That was all he got out before the Alone screamed “to hell with the leader!” and punched him. The Alone didn’t stop there. If the Adult hadn’t been so short and the Alone so strong, maybe things would have been different. The Alone continued to hit the Adult, even while he was down.
We didn’t try to stop him, but we didn’t go on either. We just stood there staring. For some, it was out of shock, but for most, they were probably imagining themselves in the Alones position. He had been brave enough to do what all the Alones had wanted to do.
Soon though, the other Adults had figured out something was going on and sent some of their number to investigate. Two boys grabbed the Alone by both arms and flung him into the crowd. In seconds he had disappeared.
“What happened here?” One Adult asked when they arrived.
“He tripped” One Alone said.
“Tripping wouldn’t do this. What did you do to him?” Another Adult asked.
“Some of us accidentally stepped on him when he tripped” I said.
“No… it was…that boy” The man stuttered as he got up.
“What boy?” Another Alone asked.
“Where is he?” The man shouted at us.
“What are you talking about? There was no boy” A different Alone said.
It went on like this for awhile, until the Adults decided it was useless and told us to move on.
Surprisingly, the man was back the next day, spreading the same message. He must have been looking for the Alone who had attacked him. Not that he would ever find him if we had anything to say about it. He was our hero now and we were going to protect the one person we considered good.
By the sixth day, most of the little kids and even a few of the older kids were crying a lot. I had cried too, but then I remembered the little Alone I had helped carry and tried to find her in the crowd. I didn’t see her, but I prayed that she was alright.
Funny. I hadn’t prayed since before the war, not even when the enemy was trying to invade. But here I was, praying for a little girl I would probably never see again. Maybe she was right about the whole family thing.
Right then, I heard her voice over all the tears, singing an old lullaby. It wasn’t just her voice. Little kids and bigger kids, Alones and family kids, were singing along too. I joined to and so did my little brother. Pretty soon I think all the kids were singing.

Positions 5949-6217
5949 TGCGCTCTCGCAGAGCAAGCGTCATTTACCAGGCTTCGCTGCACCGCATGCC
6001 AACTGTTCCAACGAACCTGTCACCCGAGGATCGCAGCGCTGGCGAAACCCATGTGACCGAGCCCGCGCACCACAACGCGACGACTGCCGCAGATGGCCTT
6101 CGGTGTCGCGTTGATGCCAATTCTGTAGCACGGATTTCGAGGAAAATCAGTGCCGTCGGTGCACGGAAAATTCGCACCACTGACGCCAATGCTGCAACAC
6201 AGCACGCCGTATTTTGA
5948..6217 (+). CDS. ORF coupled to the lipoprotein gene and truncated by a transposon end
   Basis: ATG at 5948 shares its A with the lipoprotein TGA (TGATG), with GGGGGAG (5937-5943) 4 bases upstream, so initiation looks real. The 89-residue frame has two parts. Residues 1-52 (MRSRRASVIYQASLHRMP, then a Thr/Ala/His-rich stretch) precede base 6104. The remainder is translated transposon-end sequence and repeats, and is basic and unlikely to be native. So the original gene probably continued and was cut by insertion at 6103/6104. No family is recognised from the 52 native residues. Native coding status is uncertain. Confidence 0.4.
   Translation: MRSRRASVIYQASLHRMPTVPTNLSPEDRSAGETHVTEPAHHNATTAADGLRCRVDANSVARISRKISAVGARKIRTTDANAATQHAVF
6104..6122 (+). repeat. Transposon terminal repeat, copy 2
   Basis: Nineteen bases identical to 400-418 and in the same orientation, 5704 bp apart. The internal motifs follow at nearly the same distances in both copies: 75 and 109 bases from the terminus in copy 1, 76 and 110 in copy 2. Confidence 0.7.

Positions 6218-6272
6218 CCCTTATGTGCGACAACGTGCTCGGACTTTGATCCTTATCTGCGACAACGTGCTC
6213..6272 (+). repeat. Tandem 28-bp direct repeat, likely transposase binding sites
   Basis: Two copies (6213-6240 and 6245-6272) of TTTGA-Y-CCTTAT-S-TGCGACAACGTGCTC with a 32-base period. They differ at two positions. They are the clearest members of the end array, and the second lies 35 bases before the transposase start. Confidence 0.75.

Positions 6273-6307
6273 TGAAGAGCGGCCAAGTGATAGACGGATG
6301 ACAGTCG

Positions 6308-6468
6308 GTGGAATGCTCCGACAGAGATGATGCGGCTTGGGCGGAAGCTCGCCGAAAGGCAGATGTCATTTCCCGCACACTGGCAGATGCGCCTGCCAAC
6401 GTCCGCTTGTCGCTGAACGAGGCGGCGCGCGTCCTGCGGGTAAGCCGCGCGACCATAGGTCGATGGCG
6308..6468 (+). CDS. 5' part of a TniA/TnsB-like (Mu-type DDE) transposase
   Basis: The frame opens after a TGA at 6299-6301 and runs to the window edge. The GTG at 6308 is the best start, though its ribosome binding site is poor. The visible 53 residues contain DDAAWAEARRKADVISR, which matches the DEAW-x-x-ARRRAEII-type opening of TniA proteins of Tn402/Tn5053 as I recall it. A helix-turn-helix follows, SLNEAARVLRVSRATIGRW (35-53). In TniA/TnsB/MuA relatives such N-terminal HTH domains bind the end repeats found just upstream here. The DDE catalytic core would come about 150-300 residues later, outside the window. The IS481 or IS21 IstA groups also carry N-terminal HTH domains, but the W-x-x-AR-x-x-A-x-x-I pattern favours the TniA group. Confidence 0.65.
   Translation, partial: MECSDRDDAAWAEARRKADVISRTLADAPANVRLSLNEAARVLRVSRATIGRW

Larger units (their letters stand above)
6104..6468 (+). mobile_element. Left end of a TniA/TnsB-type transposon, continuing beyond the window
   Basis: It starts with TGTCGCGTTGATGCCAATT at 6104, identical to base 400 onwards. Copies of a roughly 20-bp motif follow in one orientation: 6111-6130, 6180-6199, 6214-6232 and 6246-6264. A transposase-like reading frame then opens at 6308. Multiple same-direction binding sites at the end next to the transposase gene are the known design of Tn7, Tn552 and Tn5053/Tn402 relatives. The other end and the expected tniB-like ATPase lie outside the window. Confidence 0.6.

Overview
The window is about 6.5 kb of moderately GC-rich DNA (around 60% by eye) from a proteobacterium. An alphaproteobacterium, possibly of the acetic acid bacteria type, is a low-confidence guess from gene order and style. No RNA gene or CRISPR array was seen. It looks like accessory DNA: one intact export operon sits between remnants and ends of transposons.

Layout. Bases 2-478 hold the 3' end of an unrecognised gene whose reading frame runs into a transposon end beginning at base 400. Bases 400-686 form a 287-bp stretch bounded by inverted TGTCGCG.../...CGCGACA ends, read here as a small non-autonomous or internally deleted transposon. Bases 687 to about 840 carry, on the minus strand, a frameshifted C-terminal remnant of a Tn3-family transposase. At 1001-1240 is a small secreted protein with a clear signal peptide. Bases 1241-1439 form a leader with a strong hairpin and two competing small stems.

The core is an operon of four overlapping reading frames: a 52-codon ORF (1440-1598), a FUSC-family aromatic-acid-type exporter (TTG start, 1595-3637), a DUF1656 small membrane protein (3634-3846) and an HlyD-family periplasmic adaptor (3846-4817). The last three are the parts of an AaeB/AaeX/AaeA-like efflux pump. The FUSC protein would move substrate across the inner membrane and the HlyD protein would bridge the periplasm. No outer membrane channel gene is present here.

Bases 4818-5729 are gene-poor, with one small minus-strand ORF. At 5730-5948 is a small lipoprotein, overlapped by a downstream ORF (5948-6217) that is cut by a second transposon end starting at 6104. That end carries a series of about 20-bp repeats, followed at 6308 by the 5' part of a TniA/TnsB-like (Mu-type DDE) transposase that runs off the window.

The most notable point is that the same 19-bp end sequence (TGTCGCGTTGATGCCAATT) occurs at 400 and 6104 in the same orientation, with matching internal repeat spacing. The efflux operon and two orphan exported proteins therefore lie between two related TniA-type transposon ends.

This was the first time I had felt true happiness since this awful war had begun. It would have been nice if the rest of the journey had been like that.
On the seventh day we were all talking about what we were going to do once we got back onto the surface.
“I’m going to run so I can feel the wind in my hair.”
“If there’s water nearby, I’m going swimming.”
“I’m going to find a tree and climb it to the very top.”
“If its night when we get up there I’m going to count the stars.”
But by the end of the eighth day we still had not reached the exit.
The Adults were saying that it was going to take longer then planned. Us kids didn’t like that. We had already been down here for eight days. No sunshine, no fresh air, no open spaces, this was driving us mad. A few of us might have already past the point of no return.
Then it dawned on me. The first kids to be sent out were killed by the enemy, probably quickly. Here, our Leader trying to save us, was slowly driving us insane. Was being safe really worth this much?
Then I heard a scream, followed by someone yelling “he’s dead, he’s dead”.
The Adult who had been beaten had found the Alone who had hurt him. He surprised the Alone, but when they were struggling on the ground, the Alone grabbed a rock and hit the Adult in the head with it. He had died instantly.
The Adults told us to go on. Some had refused, but me and my little brother was part of the rest who went. I didn’t want anymore to do with that and I defiantly didn’t want my little brother around that.
“Sister, why did that happen? Why did he have to die?” My little brother asked me.
I thought about it until I thought I had found the answer.
“Adults are idiots, or at least they are when their pride gets in the way. Adults won’t forgive and forget when their pride gets hurt. They’ll try to hurt the ones who hurt them, and they will do the same in return. It will become a never ending cycle until either, one is dead, one has surrendered, or they reach an agreement. It’s usually one of the first two and hardly ever the third.”
“The worst thing is, they don’t care about what happens to the people stuck in the middle. The Leader says he has our best interests in mind; but if it hadn’t been for this war, the Alones would have never been born. And what about the enemy? How many innocent people, like kids, have our soldiers killed? The truth is hate, anger, fear, and all the other negative emotions rule over our lives.”
My brother thought long and hard over this, then told me, “I don’t quiet agree with you.”
“What do you think then?”
“Negative emotions do play a big part in our lives, but they don’t control us. Didn’t we already prove that?”
I thought about it and realized he was right.
First it was the carrying system. Sure: some used it badly, but we worked together and helped each other, and one Alone had even came back for her brother. I had even proven somewhat good when I didn’t want to be passed around to the point where he would feel unwanted. Then there was the little girl who had found something truly good in being an Alone. Also, had we not wanted to protect the boy who had stood up for all the Alones?
I had even proven good when I prayed for the little girl and she in return was able to get us all happy again, even if it was only for a short amount of time. We may never live in total peace, but we would never live in total chaos either.
“Yes, little brother.” I finally said, “You’re right.”
It wasn’t too long before we saw a bright light. We had finally reached the exist.
Little brother took my hand and asked, “Are we going to die?”.
I didn’t know if he was asking me because he was scared the enemy might be out there or if he just wanted to know my answer. I would never be able to say no, not even after the war had ended, but I had more hope for the future now then I did at the beggaining of this journey.
“Probably not.” I said as we walked through the blinding light of a new day.